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Ruins: The death of Torwood Stadium

THE echoes of a fierce fan base that loved and worshipped the community team, Ziscosteel Football Club, or the intimidation of the elitist that came for the sport of cycling in the now dilapidated and crumbling Torwood stadium in Redcliff, have faded into a past too painful to recall for many.

BY JOHN MOKWETSI

The stadium no longer stands like a colossus whose self-importance was cultivated by the great personalities that passed through it. Torwood Stadium now stands humbled — a white elephant that has become an eyesore and embarrassment to the residents of Redcliff.

Torwood is situated in Redcliff.

Redcliff — known the world over for its iron ore rich legacy — is off the main Harare-Bulawayo road 10km from Kwekwe. The town is about 220km south west of the capital, Harare.

Human waste litters the changing rooms that football legends like Moses Chunga, James Takavada and the late Paul Gundani once used at Torwood.

What were once functioning showers have now been replaced by vandalised steel pipes and rust to those that survived years of neglect and abuse.

The crumbling walls and broken window panes are now nothing more than a ghostly silhouette of some previous existence.

The only furniture in the room is the knee level brickwork that used to support wooden benches, which sportspersons used to sit on as they strategised their games.

Nelson Phiri of Torwood remembers nostalgically: “Our fathers never used to miss a match. By 10am, Torwood Stadium would have been full and the singing deafening. It was a vibrant stadium that also reflected on our prosperity as a community.

“It showed the world of football that we could prosper where many had failed. Ziscosteel used to oil this area — differentiating us from others who did not have a well-maintained sports arena like we had. Now it is just a mass of concrete.” 

Where families used to enjoy sporting events together on a normal weekend, used condoms are now strewn everywhere.

The community has long complained about how the terraces have been turned into a brothel of sorts by those committed to debauchery.

Grace Chanetsa paused before she spoke slowly: “Our children do not understand what we used to be.

“What we have now is a sad situation where they witness people using this facility for all anti-social behaviours like prostitution.”

On the walls are inscriptions of advertising, in various shades of fading paint, of services offered by the Zimbabwe Iron and Steel Company (Ziscosteel) that range from doorframes to asbestos — telling a story of a brand long disappeared beyond the horizon.

It is a time-warp of long-forgotten activities that now barely lives on even in the memories of the elderly of Redcliff and the towns surrounding the small town.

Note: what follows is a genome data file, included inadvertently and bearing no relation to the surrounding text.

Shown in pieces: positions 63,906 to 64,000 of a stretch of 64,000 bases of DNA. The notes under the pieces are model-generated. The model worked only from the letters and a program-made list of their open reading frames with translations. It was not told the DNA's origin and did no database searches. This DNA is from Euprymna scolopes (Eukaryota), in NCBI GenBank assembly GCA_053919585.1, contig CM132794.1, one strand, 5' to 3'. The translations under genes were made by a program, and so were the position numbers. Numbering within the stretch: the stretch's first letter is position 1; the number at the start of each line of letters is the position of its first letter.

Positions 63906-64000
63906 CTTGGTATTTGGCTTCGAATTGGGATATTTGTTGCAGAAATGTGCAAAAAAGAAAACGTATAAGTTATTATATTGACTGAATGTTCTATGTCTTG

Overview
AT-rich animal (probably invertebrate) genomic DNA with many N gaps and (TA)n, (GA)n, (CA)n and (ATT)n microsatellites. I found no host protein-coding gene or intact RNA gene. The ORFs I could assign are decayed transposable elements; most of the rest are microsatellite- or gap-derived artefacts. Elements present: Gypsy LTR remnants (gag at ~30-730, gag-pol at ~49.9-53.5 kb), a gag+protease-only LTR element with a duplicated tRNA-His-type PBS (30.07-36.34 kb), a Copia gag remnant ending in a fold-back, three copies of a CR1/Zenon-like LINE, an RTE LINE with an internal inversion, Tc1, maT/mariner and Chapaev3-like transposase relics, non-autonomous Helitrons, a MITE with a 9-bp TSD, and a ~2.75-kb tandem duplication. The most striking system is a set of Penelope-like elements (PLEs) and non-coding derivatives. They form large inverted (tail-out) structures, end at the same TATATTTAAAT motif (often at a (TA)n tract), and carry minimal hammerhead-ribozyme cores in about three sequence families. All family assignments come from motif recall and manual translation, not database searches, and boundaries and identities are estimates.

A resident who grew up in the glamour that glittered in Torwood who refused to be identified, perhaps gives the most graphic picture of a glorious past.

“Growing up in Torwood in the 1980s was a remarkable experience punctuated by an over-arching sense of community. The most outstanding of my experiences was the general cleanliness and sense of belonging that I have not found anywhere else,” he said.

“The lush green lawns were well-maintained and I remember teasing the old men and women who carefully nurtured them and did not entertain anyone walking across.

“The inhabitants were proud of their giant employer, Ziscosteel, and the salaries they were offered were incomparable.

“Children went to schools of their choice because the company could provide.

“Torwood hospital offered exceptional services and many who grew up in those times will remember the squeaky clean walls and toilets.”

The resident spoke of the golf club that was a piece of class that brought the crème de la crème to the vibrant town.

She said tournaments were hosted in Torwood and heralded a parade of flashy top-of-the-range cars that glided majestically on the tarred roads leading to the club.

A hub of activity and always firmly rooted in family, the residents were treated to a host of events throughout the year.

“Who could forget the Mukadota and Family Show which would see crowds converging at the Torwood Stadium to be treated to some good humour from Safirio Madzikatire,” she said.

“The scintillating moves by Katarina the dancer always left the crowds asking for more.”

3 Responses to Ruins: The death of Torwood Stadium

  1. Munyaradzi Mabodza November 12, 2017 at 11:20 pm #

    Sad to see the state of where I first fell in love with the beautiful game.’Mashiripiti engozi’.The men in red used to bring together the small community and the stadium was a fortress.

  2. achimwene November 14, 2017 at 9:00 am #

    The pride of the heart of midlands now a relic of the past

  3. Daniel November 14, 2017 at 3:59 pm #

    Ndineurombo

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